Anger grows at Illinois Tyson food plant where 22-year-old worker was killed: “This stuff needs to change”

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Casen Garcia with his infant son [Photo: Allison Rose from Facebook]

On July 9 Casen Garcia, a 22-year-old worker, was killed on the job at the Tyson Foods plant in Joslin, Illinois, under as-yet unexplained circumstances.

In a family obituary posted last month, Casen was described as an avid outdoorsman and lover of animals. “He enjoyed working with his hands, music, photography and drawing,” it stated. “Some of his favorite times were those spent with family and friends. He will be greatly missed by all.”

Casen left behind his fiancée, Jessica, and their 14-month-old son, as well as parents, siblings, grandparents and other family members.

The company has sought to evade responsibility for the death, claiming it was the result of a “medical episode.” However, reports continue to emerge of the lack of safety in the plant and in the area where Garcia was working.

A source at the Tyson Joslin plant recently contacted the WSWS, wanting to expose the dangerous conditions and blatant disregard for workers’ safety. John, whose name has been changed, requested to remain anonymous, fearing reprisals from Tyson.

“At the spot where Casen died at least six other workers had reported getting shocked by the hoist. So, management knew there was an electrical safety issue and did nothing,” John told the WSWS.

“This happens with all kinds of issues. In my department, the machines that hook and carry the beef down the line are constantly jamming.” He continued, “When that happens workers have to manually climb up and push the beef putting them in an awkward position where accidents are likely to happen.”

He described one incident where during a machine jam a large carcass fell from the hoist and landed right on a worker’s station. “Luckily he was on break and no one was there. If he hadn’t been he would have been seriously hurt.”

John went on to say that in just his department there have been at least eight “near-misses” where an accident nearly caused a serious injury or death. “All of them had been reported but nothing was ever done,” he said.

“Often, in the mornings management will call a meeting to discuss operations. They spend only a few seconds on safety, you know: ‘Alright let’s talk about safety… everything good? Any near misses?… None? Okay good.’ And then they move on to production goals which is practically the entire meeting.”

“They always preach ‘safety first’ in the office, but on the floor it’s production first.”

He said that Tyson has been heavily pushing speed-up and setting production goals that are impossible to reach. “Management only comes out onto the floor when we have to stop the line. That normally only happens when there is a safety issue and we have to stop to make sure no one will get hurt. So, they come out demanding production continue and don’t even ask about the safety concern. Managers have been asleep in their offices when they are supposed to be checking that everything is safe, and someone was disciplined for waking up a manager who was asleep on the job.”

According to John, the pressure to keep production high despite a significant shortage of workers is fueling the safety issues. “They recently reported that we had 150 people either quit or be terminated. They are avoiding reporting any safety issues that normally would have resulted in a suspension because they are so short on labor. There were problems before, but since the pandemic this has basically been how things are done.”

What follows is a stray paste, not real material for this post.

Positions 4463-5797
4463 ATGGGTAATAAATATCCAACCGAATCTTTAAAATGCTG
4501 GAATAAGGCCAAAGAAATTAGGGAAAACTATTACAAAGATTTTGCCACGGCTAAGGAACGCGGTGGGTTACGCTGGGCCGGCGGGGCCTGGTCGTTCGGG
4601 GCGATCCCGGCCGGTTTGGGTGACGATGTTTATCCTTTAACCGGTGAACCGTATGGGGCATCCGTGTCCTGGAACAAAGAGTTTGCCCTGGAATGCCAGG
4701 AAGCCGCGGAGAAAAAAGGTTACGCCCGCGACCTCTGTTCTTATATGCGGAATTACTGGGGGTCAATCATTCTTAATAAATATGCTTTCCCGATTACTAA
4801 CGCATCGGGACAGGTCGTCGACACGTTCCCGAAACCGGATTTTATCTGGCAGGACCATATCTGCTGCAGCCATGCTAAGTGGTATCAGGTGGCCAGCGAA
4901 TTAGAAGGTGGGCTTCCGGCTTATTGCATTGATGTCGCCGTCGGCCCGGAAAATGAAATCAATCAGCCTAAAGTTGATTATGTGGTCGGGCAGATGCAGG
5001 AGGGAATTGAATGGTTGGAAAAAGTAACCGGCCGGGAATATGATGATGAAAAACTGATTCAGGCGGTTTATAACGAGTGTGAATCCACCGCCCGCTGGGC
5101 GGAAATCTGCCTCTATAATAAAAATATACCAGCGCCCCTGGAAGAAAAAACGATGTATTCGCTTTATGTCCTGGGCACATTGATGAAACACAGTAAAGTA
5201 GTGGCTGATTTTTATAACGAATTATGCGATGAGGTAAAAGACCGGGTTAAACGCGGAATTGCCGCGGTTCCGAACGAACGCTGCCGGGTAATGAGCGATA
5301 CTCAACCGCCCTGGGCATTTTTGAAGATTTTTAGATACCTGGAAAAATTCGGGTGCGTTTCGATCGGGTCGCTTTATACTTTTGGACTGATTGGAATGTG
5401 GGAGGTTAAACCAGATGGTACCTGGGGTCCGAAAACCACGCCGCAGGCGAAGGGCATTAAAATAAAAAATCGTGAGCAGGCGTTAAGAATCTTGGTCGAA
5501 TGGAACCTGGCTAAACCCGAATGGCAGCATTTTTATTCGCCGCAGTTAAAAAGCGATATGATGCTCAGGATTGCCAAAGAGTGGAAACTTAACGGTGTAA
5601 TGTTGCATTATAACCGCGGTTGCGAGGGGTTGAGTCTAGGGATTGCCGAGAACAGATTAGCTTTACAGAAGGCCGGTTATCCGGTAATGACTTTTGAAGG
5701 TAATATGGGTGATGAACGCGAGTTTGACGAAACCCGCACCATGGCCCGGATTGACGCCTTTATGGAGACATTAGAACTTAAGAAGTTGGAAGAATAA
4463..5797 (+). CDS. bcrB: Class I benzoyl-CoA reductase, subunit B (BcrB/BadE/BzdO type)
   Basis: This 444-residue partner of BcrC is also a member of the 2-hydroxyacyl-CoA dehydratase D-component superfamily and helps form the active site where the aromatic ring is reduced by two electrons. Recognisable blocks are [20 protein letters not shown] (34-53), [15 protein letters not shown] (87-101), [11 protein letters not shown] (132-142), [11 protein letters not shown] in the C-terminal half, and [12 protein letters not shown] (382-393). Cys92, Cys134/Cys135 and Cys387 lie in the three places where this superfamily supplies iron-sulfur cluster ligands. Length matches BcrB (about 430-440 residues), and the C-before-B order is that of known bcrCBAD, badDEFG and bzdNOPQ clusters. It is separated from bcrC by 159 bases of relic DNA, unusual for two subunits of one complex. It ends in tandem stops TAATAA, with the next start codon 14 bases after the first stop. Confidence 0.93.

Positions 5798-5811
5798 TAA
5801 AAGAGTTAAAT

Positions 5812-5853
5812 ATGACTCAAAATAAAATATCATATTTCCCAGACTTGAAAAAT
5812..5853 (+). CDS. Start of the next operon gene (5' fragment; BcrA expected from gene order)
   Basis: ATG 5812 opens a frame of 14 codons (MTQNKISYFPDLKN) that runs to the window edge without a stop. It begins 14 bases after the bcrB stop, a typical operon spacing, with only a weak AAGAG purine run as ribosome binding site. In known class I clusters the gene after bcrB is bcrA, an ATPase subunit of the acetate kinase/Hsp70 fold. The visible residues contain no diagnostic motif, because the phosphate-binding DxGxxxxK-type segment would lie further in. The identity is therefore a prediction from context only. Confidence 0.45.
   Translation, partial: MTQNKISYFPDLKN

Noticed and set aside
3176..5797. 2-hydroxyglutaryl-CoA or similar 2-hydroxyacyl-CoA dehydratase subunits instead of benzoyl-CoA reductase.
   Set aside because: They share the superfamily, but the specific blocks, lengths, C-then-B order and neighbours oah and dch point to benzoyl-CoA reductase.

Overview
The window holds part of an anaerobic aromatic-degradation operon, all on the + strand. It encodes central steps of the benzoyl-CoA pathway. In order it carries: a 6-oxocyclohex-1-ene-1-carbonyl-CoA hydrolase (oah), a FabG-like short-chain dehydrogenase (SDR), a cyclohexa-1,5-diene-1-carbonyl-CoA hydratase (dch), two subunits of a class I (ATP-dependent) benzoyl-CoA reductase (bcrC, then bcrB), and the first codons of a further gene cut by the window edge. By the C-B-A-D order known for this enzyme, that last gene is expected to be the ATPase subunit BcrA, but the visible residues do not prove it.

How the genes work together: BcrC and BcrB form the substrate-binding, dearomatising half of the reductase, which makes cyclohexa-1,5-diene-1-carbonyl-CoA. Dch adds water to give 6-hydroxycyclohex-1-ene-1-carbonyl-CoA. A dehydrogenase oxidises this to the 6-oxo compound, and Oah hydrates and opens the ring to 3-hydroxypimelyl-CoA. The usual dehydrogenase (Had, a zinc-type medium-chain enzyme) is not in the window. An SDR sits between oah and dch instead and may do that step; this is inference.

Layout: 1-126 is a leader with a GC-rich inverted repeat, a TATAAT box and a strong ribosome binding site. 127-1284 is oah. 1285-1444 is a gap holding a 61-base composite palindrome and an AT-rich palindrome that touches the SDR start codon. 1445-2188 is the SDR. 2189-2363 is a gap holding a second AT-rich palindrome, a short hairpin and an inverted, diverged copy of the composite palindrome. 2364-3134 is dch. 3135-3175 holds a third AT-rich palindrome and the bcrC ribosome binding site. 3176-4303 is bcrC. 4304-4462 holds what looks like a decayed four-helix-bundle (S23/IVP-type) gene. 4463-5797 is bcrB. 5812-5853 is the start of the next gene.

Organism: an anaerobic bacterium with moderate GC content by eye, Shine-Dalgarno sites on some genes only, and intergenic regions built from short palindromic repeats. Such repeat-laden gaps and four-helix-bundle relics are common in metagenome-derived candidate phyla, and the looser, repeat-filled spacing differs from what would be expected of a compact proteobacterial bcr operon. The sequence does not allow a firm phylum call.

“Just yesterday there was a drain that backed up and the whole health services department was flooded. Even with the flooding going on they wanted production to continue,” he said.

He explained that in the plant management promotions are awarded out through nepotism to the friends and relatives of the upper management. “Once there was a manager who had gotten so many write-ups that she was about to be suspended, but because she was related to the plant manager they announced the next day that managers can’t be disciplined anymore.”

When asked specifically about Garcia’s death, John told the WSWS that although he was not a witness and works in a different department, he has witnessed similar conditions.

“I don’t doubt at all that the stories I have been hearing about his death are true. Especially about no one answering the ‘man down’ calls over the radio. I had something similar happen in my department. There was a worker who was having a medical emergency and health services were radioed but never answered. We kept asking that the radio chatter be kept clear because we were having an emergency but it was ignored and everyone kept talking over us. A worker had to run all the way to the health services office before they came to help.”

John said that any calls to address safety concerns are falling on deaf ears. “I don’t want to witness someone’s death and go to a funeral and tell the family ‘I’m sorry.’ We can fix these problems before anyone else is killed. I don’t want that to happen to me. I don’t want that to happen to a coworker.”

When asked if the United Food and Commercial Workers Union (UFCW), the union at the plant, had responded to Garcia’s death, he said, “No, the union has said nothing at all.” He added that the union rep in his department often ignores issues brought up by immigrant workers. In particular he noted that the union makes no attempt to address concerns of workers who do not speak English.

He concluded saying that there has been a lot of discontent among the workers since Garcia’s death and a fear that they too could be killed, saying, “This stuff needs to change.”